While housing costs are clearly a driving factor for relocations, there are three counties on the list that are the exception. Both rents and home prices are moderately affordable in Cook County, Illinois (Chicago metro), yet the county has lost 290,000 residents in five years. In a similar fashion, Wayne County, MI (Detroit metro) has lost 106,000, and Fairfax County, VA (part of Suburban Washington, DC) has lost 79,000.

Although the Chicago metro area has a solid economy and a competitive job market, many are leaving it to escape the high taxes. Chicago area property taxes are higher than 93% of the U.S. Steep county and city sales taxes are adding to the total tax burden. Also important to take into account is that Cook County is the second largest county in the U.S., 5.2 million people.

There are many reasons for the population out-migration in Wayne County, but high housing cost is not one of them. It is, in fact, the opposite, says Lan Deng, Associate Professor of Urban & Regional Planning, Faculty Director, Real Estate Development Certificate, Taubman College of Architecture and Urban Planning at the University of Michigan in Ann Arbor, MI. Wayne County includes the City of Detroit and several nearby inner-ring suburbs. The county suffered from population loss for several decades due to de-industrialization and economic decline that Detroit has experienced. This became worse during the last housing crisis, as the housing market in Detroit nearly collapsed, with prices dropping by 70 to 80%. As the city filed for bankruptcy in 2013, it could not provide even the most basic public services. So it is understandable that residents in Detroit wanted to move out. And they could. Due to the decline in housing price across the board, many of the suburbs in the region that used to be unaffordable to Detroit residents opened up. Massive job loss from the recession was also a big reason for the accelerated population loss in Detroit and Wayne County, adds Professor Deng.

Despite the fact that it boasts one of the highest median incomes in the country, Fairfax County, VA has lost 79,000 residents in the last five years to other parts of the country. Fairfax County is the largest county in the DC metro area, with a total population of 1.1 million. Among the reasons cited for the loss in population are the state’s lagging economy, as well as the county’s sluggish new housing construction in relation to the demand.

The most popular moving destinations show healthy economic growth

It’s no secret that any notable flow of population follows a money path. It’s not enough to have cheaper homes if you won’t have the job and income to support that mortgage or rent payment. The ideal place is one with reasonably-priced homes, good job opportunities, and a good income. A look at the unemployment rates and average job growth in the metro areas of the counties in the top Phoenix, Las Vegas, Dallas-Fort Worth, Houston, Fort Myers, FL, Raleigh, NC, are doing great not only in terms of income but also economically, outpacing larger metros in job growth and posting better unemployment rates, overall.

Here’s a brief economic comparison of the top 10 counties:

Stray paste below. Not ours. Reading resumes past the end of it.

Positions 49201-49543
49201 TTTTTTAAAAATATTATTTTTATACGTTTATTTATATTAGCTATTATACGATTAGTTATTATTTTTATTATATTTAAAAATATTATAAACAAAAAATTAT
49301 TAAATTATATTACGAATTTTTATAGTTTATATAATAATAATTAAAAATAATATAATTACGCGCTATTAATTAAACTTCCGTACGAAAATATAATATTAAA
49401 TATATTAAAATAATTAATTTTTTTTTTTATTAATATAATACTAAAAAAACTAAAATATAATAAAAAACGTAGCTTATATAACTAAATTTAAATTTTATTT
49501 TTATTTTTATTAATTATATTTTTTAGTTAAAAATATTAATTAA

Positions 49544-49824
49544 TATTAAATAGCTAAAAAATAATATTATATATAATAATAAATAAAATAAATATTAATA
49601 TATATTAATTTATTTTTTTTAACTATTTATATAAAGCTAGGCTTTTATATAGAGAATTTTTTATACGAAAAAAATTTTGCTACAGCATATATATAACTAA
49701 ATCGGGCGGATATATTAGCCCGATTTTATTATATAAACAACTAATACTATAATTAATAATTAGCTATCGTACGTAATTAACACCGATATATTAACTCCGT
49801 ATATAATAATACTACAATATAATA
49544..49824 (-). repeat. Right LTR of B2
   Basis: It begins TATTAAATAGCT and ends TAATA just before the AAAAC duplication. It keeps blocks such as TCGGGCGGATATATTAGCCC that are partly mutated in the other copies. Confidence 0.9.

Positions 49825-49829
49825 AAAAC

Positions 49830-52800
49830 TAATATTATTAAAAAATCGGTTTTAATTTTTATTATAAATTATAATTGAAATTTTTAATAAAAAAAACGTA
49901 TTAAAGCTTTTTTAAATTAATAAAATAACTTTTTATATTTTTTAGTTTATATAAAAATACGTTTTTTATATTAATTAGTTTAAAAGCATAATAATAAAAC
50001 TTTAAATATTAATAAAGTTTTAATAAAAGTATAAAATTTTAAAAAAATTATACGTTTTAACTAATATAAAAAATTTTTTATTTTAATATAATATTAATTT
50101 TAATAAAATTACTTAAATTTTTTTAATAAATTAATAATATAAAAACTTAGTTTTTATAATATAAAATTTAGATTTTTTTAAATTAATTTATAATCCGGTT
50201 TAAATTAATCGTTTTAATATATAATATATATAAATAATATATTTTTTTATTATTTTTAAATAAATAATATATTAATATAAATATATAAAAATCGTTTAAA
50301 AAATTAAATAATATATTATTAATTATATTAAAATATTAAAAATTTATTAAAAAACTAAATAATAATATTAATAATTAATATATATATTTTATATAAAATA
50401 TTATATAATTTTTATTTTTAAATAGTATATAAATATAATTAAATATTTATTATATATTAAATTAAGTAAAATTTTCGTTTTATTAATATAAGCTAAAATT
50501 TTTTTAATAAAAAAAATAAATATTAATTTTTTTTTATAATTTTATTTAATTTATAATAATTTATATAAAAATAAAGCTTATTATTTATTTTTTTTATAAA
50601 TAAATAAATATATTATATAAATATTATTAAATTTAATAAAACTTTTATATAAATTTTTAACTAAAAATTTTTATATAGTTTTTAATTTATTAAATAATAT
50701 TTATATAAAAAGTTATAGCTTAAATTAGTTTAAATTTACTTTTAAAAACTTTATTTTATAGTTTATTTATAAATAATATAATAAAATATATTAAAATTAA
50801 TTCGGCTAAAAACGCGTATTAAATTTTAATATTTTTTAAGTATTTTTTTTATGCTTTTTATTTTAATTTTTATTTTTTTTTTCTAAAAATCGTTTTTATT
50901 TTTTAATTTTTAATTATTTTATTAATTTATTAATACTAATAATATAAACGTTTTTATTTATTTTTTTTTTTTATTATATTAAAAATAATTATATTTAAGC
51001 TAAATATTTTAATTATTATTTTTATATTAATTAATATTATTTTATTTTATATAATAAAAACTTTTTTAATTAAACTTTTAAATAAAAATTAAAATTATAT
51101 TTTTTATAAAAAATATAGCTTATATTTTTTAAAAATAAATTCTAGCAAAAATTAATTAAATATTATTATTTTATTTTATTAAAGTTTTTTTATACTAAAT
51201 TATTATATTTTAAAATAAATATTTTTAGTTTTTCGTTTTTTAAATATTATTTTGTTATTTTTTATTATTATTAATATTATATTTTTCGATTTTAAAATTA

Methodology

  • Report prepared by RENTCafe.com, a nationwide apartment search website. 
  • Population data source: U.S. Census Bureau County Population Totals and Components of Change 2012-2017.
  • Domestic migration, also known as internal migration, is defined by the U.S. Census Bureau as the movement of people within national boundaries. It does not include changes in population caused by international immigration or by natality. 
  • In this report, we analyzed the net domestic migration changes (inbound migration minus outbound migration) in the U.S. across county lines from 2012 to 2017 (a 5-year period). 
  • Income data source: 2018 median household income estimations by RENTCafe based on historical data from the U.S. Census Bureau. 
  • Home sale price data source: 2018 median home sale price for all residential sales provided by Redfin, a national real estate brokerage.
  • Rent price data source: 2018 average rent provided by Yardi Matrix, a RENTCafe sister company that offers comprehensive apartment market data for properties of 50 units or larger. 
  • Economic data source: 2018 unemployment rates and jobs statistics provided by the Bureau of Labor Statistics
  • Data may be rounded and/or approximated for the purpose of better illustration. 

Fair use and redistribution

We encourage you and freely grant you permission to reuse, host, or repost the images in this article. When doing so, we only ask that you kindly attribute the authors by linking to RENTCafe.com or this page, so that your readers can learn more about this project, the research behind it and its methodology.

About the author

Nadia Balint

Nadia Balint is a senior marketing writer for RENTCafé. She researches and writes about trends in U.S. real estate and their impact on our everyday life. Nadia has a B.S. in Business Management from the College of Business and Management at the Northeastern Illinois University in Chicago, and an extensive background in business, corporate, and real estate law. You can get in touch with Nadia via email: nadia.balint@yardi.com.